Vaccinations are a critical part of overall health for developing bodies, but they’re also beneficial for adults who require protection from viruses. Following a proper vaccination schedule as recommended by a physician can help to prevent a number of conditions, including the herpes zoster virus, also known as shingles.
Understanding the Effects of Shingles
When someone contracts shingles, the disease typically manifests itself through the development of a painful rash. This rash is often red in color and may also include the development of blisters. Those affected may also develop a fever, experience fatigue and suffer from frequent headaches during an outbreak. The rash associated with shingles will usually be located on one side of the torso, but it may appear on both sides or on other areas of the body.
Because the virus takes hold in nerve tissue, pain medication specifically targeting nerve damage may be used. Even after someone has suffered an outbreak and it looks like the symptoms are gone, the disease can still lie dormant for years before striking again. Transmission of shingles often happens through contact with the rash and affected cells that may leak from a blister.
Does Aetna Medicare Cover Shingles Vaccine?
Aetna is one of the largest providers of health insurance products in the United States, and the company also provides Medicare coverage for members who qualify to take part in the program. If you’re on Medicare and have an Aetna plan, you’ll be happy to know that vaccination for shingles is typically considered medically necessary, and therefore, it will be covered by your plan.
Aetna Medicare coverage for shingles vaccination will generally fall under Part B of your plan, but it could possibly be considered as an expense under Part A if the vaccine is administered secondary to a stay in a skilled nursing facility. One of the reasons many Medicare Advantage plans provide coverage of the shingles vaccine is due to research that suggests that shingles can have a greater negative impact on older individuals. Aetna may also provide coverage for re-vaccinations for shingles in certain patients who have received stem-cell therapy.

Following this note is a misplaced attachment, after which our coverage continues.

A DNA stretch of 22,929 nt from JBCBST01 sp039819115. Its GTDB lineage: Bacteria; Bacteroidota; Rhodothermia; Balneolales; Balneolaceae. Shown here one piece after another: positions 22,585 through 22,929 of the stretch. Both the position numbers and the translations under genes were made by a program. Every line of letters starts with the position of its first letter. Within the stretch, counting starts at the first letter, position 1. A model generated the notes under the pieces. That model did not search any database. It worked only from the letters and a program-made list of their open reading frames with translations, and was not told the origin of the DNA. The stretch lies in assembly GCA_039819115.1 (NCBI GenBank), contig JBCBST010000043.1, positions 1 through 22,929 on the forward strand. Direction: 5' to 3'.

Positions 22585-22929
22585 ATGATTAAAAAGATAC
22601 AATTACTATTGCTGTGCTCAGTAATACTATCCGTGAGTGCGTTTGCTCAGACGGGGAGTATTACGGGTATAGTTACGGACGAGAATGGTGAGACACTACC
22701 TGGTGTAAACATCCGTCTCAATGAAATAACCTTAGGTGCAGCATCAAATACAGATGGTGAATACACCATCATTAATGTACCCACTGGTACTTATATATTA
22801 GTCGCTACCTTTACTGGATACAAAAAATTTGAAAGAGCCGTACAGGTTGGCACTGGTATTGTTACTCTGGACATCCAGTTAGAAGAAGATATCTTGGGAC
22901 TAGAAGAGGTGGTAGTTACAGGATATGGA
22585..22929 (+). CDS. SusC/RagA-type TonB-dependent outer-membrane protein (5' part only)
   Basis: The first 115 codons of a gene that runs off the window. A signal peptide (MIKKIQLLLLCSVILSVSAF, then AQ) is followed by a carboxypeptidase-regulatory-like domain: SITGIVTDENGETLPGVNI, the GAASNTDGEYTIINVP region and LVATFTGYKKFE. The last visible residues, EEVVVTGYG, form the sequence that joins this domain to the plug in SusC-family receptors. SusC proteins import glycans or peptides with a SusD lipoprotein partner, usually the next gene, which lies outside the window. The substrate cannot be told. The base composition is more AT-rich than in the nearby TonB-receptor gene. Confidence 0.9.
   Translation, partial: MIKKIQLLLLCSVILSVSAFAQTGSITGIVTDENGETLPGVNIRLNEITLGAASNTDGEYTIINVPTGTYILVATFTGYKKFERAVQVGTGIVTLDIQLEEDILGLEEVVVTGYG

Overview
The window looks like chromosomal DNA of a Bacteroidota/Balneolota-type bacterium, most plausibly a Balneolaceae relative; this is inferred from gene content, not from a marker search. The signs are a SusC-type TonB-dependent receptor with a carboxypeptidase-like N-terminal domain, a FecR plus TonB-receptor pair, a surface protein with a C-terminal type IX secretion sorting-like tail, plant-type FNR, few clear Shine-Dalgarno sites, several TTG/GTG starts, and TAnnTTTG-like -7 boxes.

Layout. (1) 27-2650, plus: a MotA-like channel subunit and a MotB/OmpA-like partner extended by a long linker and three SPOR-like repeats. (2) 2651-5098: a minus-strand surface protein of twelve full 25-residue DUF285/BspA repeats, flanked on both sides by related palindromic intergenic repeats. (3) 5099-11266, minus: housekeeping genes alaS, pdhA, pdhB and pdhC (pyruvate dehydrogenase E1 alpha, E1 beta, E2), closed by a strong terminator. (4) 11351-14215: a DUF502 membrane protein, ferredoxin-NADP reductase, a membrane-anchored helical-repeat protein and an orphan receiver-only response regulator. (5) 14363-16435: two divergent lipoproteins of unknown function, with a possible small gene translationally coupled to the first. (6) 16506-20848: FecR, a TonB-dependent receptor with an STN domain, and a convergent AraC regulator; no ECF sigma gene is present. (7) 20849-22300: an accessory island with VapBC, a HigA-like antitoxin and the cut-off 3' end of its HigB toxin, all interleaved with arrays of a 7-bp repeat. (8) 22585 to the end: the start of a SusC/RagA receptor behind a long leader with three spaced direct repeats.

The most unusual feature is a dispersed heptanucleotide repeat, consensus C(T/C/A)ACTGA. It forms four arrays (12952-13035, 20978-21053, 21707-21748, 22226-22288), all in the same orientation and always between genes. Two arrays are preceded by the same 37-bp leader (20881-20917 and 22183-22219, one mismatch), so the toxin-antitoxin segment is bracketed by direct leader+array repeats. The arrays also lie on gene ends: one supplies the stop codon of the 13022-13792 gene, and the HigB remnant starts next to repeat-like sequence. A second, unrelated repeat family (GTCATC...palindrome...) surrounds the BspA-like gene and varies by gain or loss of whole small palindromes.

Preventing the Spread of Shingles is Important
Aside from receiving a vaccination, it’s also important to take steps to prevent contact with the shingles virus, and if you have shingles, you need to take steps to reduce the chance for transmission. According to the Centers for Disease Control and Prevention, a person with active shingles can spread the virus when the rash is in the blister-phase.
If you have the virus and it is active, avoiding touching others or allowing others to come into contact with areas that are affected by a rash or blisters. Hand washing is also important for carriers who are dealing with an outbreak as the fluids from blisters can get on hands and other parts of the body and spread to others.
Talk To to Your Doctor
Vaccination is a key step in preventing the spread of shingles, but if you have already contracted the virus, a vaccination will not be able to prevent the disease. If you have any questions regarding your level of risk for contracting or spreading shingles, speak with your physician. He or she will be able to evaluate your unique situation and provide helpful information regarding options to ease your pain, prevent transmission and live healthy without letting shingles affect your quality of life.
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